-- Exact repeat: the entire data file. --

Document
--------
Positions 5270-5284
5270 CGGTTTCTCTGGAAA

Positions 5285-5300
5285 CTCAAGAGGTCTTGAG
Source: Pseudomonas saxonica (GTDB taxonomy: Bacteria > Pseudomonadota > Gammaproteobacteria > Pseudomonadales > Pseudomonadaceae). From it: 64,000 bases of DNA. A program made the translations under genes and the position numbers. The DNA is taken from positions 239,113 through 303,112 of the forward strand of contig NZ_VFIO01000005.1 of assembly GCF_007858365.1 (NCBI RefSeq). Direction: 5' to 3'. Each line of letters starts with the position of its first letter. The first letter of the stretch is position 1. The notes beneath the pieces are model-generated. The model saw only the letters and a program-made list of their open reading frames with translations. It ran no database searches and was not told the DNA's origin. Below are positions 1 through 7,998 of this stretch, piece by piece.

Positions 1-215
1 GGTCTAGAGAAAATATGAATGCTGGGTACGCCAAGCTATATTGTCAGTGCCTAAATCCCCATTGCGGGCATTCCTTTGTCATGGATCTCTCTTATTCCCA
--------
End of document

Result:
Positions 5270-5284
5270 CGGTTTCTCTGGAAA

Positions 5285-5300
5285 CTCAAGAGGTCTTGAG
Source: Pseudomonas saxonica (GTDB taxonomy: Bacteria > Pseudomonadota > Gammaproteobacteria > Pseudomonadales > Pseudomonadaceae). From it: 64,000 bases of DNA. A program made the translations under genes and the position numbers. The DNA is taken from positions 239,113 through 303,112 of the forward strand of contig NZ_VFIO01000005.1 of assembly GCF_007858365.1 (NCBI RefSeq). Direction: 5' to 3'. Each line of letters starts with the position of its first letter. The first letter of the stretch is position 1. The notes beneath the pieces are model-generated. The model saw only the letters and a program-made list of their open reading frames with translations. It ran no database searches and was not told the DNA's origin. Below are positions 1 through 7,998 of this stretch, piece by piece.

Positions 1-215
1 GGTCTAGAGAAAATATGAATGCTGGGTACGCCAAGCTATATTGTCAGTGCCTAAATCCCCATTGCGGGCATTCCTTTGTCATGGATCTCTCTTATTCCCA